Best, Oleg

PLM One Big Silo

June 9, 2014


Silos is an interesting topic in enterprise software. And it is a very important topic for product lifecycle management. Why so? Because, PLM is heavily relies on the ability to work and communicated across the organization and extended value chain. Accessing information in multiple departments, functional domains and application is part of this story. Silos is clearly one of the biggest PLM challenges. At the same time, silos can be also a good thing. They are reflection of org structure and sort of order we can use to navigate inside of organization. posted PLM/ERP article – “Demolish the silos in PLM”: Why Dassault’s Bernard Charles believes in the 3D Experience. Read the article and draw your opinion. My understanding – Dassault System is combine multiple technologies and product belonging to different organizational domains to improve communication and information access across silos in organization.

Dassault System is not alone in the try to crush silos. Article is referencing other PLM companies’ effort to interconnect people and products. I liked the following passage:

The main idea behind DS’ 3DExperience is to provide the IT tools needed to break down the silos and connect the development work not only to software, electronics and manufacturing, but also to the end-customers. No doubt there are similarities and touch points between what this solution aims to do and Siemens PLM’s Industry 4.0 concept as well as PTC’s broader ALM, MES and SLM/IoT scope. The difference is that Siemens PLM places a higher priority on the engineering side of product realization, whereas PTC presently zooms in on the aftermarket and product-as-a-service concept.

Interesting enough, web is also got infected with the problem of silos. Large web 2.0 platforms are very similar to enterprise software silos, which put a lot of questions about availability of information across the web. There are quite lot of debates these days around the topic of web openness and information access. I’ve been reading Aral Balkan’s article – How Web 2.0 killed the Internet. The article contains a lot of controversial opinions about development of Web 2.0 and the way Open API used to support the development of huge centralized systems such as Facebook, Google, LinkedIn, Twitter and some others.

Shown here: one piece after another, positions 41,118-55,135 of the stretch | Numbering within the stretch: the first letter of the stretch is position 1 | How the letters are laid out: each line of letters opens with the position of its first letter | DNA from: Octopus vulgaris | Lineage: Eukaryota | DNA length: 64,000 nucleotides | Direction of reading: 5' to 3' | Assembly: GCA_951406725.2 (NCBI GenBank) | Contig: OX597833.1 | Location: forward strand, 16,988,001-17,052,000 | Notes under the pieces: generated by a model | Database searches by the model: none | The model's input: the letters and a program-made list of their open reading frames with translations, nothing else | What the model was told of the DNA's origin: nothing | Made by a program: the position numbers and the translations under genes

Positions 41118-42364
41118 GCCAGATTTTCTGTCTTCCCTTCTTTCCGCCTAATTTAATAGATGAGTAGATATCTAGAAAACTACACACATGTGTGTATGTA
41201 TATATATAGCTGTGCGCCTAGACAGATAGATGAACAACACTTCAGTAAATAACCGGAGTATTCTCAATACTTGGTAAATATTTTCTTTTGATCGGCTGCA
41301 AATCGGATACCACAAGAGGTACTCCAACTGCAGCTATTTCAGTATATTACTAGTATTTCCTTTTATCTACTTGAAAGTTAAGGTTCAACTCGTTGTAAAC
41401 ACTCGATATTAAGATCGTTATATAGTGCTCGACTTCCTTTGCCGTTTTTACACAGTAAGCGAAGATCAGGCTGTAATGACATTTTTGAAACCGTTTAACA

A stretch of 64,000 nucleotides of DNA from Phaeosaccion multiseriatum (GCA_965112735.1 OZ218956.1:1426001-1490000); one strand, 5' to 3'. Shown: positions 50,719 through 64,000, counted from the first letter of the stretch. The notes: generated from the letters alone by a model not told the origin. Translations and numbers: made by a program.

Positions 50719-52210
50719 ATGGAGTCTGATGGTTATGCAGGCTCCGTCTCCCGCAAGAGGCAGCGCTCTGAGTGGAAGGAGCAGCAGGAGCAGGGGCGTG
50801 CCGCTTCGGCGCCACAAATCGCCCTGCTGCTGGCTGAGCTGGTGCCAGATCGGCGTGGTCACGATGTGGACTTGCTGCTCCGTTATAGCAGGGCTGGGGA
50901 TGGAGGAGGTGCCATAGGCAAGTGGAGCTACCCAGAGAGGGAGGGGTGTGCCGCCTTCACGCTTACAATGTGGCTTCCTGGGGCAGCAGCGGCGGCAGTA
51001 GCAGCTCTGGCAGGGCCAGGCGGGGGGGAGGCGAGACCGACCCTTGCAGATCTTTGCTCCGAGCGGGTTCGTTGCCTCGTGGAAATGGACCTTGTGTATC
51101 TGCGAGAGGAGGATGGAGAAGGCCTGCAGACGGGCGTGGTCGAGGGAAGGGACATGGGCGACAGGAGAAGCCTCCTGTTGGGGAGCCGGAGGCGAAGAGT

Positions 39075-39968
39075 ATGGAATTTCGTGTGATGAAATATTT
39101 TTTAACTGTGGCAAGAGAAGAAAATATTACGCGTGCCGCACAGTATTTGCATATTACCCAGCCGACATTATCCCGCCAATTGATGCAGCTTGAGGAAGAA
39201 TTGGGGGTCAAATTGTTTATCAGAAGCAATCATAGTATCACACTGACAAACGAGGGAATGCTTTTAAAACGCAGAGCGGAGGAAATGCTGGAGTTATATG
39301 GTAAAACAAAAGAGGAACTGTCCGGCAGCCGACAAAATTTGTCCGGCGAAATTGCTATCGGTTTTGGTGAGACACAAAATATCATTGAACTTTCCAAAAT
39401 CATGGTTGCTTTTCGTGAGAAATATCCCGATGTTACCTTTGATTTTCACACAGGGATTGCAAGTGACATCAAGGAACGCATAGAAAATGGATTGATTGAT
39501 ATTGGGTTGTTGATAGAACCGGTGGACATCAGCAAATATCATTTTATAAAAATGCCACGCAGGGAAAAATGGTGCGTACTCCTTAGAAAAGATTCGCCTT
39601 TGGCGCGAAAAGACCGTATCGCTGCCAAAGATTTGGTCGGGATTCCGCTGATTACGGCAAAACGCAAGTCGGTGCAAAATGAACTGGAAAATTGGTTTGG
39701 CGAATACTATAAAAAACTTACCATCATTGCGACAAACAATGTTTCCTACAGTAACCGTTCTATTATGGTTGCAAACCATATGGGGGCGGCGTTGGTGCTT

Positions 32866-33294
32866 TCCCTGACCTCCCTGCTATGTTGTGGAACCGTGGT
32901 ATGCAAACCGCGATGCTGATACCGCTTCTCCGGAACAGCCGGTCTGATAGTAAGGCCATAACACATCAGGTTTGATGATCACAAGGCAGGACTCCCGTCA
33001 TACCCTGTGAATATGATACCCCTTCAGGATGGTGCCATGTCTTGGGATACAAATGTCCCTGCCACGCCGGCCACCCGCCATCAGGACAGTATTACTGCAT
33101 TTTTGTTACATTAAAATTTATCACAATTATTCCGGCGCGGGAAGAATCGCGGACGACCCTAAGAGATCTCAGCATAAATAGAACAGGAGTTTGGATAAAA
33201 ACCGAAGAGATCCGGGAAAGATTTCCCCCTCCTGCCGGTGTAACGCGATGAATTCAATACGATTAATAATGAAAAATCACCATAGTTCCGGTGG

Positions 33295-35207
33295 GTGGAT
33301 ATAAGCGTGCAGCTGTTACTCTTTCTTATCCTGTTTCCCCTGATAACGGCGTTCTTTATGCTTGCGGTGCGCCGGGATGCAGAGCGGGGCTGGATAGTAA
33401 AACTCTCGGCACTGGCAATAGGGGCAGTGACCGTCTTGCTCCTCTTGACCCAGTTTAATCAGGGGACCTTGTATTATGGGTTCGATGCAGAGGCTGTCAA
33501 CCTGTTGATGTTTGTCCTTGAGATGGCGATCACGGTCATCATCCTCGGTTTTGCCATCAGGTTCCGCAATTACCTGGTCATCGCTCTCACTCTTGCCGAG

The thing that made me think the most was the question about Openness and Open APIs. Here is the passage from the article.

An Open API is simply a limited, revokable license to access and consume a certain subset of data and/or functionality that belongs to a closed silo. It is a visitor’s pass. The terms of the pass grant you limited access for a specific time. The terms can be altered — and routinely are altered — at the whim of the API owner. This is a painful lesson that many developers learned, for example, while working to add value to the Twitter platform by building Twitter clients. They were unceremoniously dumped after expending their energies to help Twitter build up its closed silo.

These two articles made me think about demolishing organizational silos, enterprise software, and future trajectories of PLM development. The term silos is misleading. There are organizational silos and application silos. The first (organizational silos) is something that needs to be demolished to improve communication and process transparency. However, the second one (applications) is something that will be built-up to connect people, applications and data. So, there is a high probability to have PLM One Big Silo built to solve the problem of communication and streamlining of product development.

The thing that raises my concern are related to open API. Enterprise software companies might have different reasons to product data compared to Google, Facebook and Twitter. However, fundamentally these APIs are controllable by vendors that can turn them off and on depends on the strategy, competition and many other reasons.

What is my conclusion? To build an open system is a very complicated task. I can see a shift towards creating of huge monolithic vertical silos. So, PLM One Big Silo is a very possible future for customers looking for smoothly integrated systems and aligned experience. However, my belief is that future will belong to open systems, which will bring an additional level of innovation and flexibility. Long term commitment of vendors for Open API is an important indication of software trajectory. Just my thoughts…

Best, Oleg